A man running through coronavirus, ahead of many competitors (Credit: Thinkstock)

Throughout the life of a business and in its highs and lows — such as we’re experiencing today — owners and leaders need to ask themselves one guiding question: Where do I need to take our firm?

This single question will set a path forward and force leaders to confront  the decisions they are making — or not making — about their business head-on. Such an approach will help leaders be more intentional about the decisions they make, especially in hard times.

Advisors who aren’t intentional about the direction of their business risk losing their sense of purpose. Left for too long, complacency erodes employee loyalty and client trust and eventually leads to the disaster of a once-strong business.

Sometimes, complacency can be mistaken for contentment. Let’s look at the difference between complacency and contentment — and how to keep yourself on the right side of that line while navigating tough times in financial services and worldwide.

Complacency vs. Contentment

Complacency is operating without direction. You’re in the wilderness, in a sense. It has nothing to do with firm size, and everything to do with attitude. It’s accepting “good enough” when you know you are capable of more.

The risk with falling into complacency is that inevitably, times change. Your clients may perceive you care about them less, or your employees may not know why they’re at your firm any longer.

How is contentment identified? It’s a state of happiness, wherever the wind blows you. You don’t need or want more than you have, because you have made the intentional decision to become what you are.

Put simply, contentment is a balance between all the things you are passionate about. And, it’s that passion that fuels hope and growth in the times we’re in.

Falling into the complacency trap isn’t a short process. It’s something you slip into over time and often becomes “normal.” But by remaining at rest for too long, you might miss and/or delay dealing with a crisis.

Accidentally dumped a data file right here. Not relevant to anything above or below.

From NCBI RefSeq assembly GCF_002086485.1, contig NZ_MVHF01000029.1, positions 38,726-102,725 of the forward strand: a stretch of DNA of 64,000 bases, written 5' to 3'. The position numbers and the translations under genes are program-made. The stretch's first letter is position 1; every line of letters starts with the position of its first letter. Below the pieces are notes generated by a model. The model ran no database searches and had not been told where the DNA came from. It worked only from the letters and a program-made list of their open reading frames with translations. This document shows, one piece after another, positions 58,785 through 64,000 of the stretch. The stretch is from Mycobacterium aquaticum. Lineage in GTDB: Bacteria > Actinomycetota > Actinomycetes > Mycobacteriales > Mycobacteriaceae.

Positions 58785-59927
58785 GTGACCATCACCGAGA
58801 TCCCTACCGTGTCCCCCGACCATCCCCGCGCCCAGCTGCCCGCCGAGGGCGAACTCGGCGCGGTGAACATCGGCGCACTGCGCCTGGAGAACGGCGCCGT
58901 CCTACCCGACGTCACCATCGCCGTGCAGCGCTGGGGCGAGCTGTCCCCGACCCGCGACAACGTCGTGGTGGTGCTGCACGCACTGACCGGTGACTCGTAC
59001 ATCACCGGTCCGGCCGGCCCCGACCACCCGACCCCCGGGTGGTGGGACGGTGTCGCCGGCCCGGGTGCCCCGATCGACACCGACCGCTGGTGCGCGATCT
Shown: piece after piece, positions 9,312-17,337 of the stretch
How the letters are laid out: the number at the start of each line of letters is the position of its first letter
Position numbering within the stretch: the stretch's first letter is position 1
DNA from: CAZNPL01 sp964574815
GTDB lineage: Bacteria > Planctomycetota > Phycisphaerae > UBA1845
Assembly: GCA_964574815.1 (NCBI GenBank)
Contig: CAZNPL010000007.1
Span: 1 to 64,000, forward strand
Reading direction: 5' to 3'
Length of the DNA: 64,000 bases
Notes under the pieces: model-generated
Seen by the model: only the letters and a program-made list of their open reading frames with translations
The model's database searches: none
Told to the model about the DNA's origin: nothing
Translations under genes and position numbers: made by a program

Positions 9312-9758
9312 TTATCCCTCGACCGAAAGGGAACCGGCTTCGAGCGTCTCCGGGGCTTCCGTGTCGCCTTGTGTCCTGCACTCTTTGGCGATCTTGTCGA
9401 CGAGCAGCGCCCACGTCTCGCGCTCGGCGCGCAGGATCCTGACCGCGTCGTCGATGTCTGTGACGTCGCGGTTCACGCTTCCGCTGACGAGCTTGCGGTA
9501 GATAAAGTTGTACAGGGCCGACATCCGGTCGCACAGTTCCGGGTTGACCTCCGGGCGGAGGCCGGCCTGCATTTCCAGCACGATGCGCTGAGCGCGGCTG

Keep Moving

Financial advisory firms today are in a crisis, along with the rest of the world.

Now is the time  to step up and refuel the passion you have for you business. To get going:

Start with “why” your firm exists.

Why you are doing what you are doing?

It probably has something to do with serving others. Now is the time for you to begin to serve others more deeply.

Communicate

Are you working with intention, or being reactive to what happens?

Now is the time for you to communicate with your clients, your team and those who support your business your why. Working through hard times requires you to ask for help.

Many people try to move past the “why” and put the “what I do” in first place, but that lack of core knowing will cause them to lose focus and purpose.

Every decision you make now in your business needs to come back to your why. You don’t need to change or grow, but you do need to be aware that in these hard times, your firm and your clients need you more than ever.

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Jarrod Upton, MBA, MS, CFP, is Chief Operations and Senior Consultant at Herbers & Company, an independent management consultancy for financial advisory firms. He can be reached at www.HerbersCo.com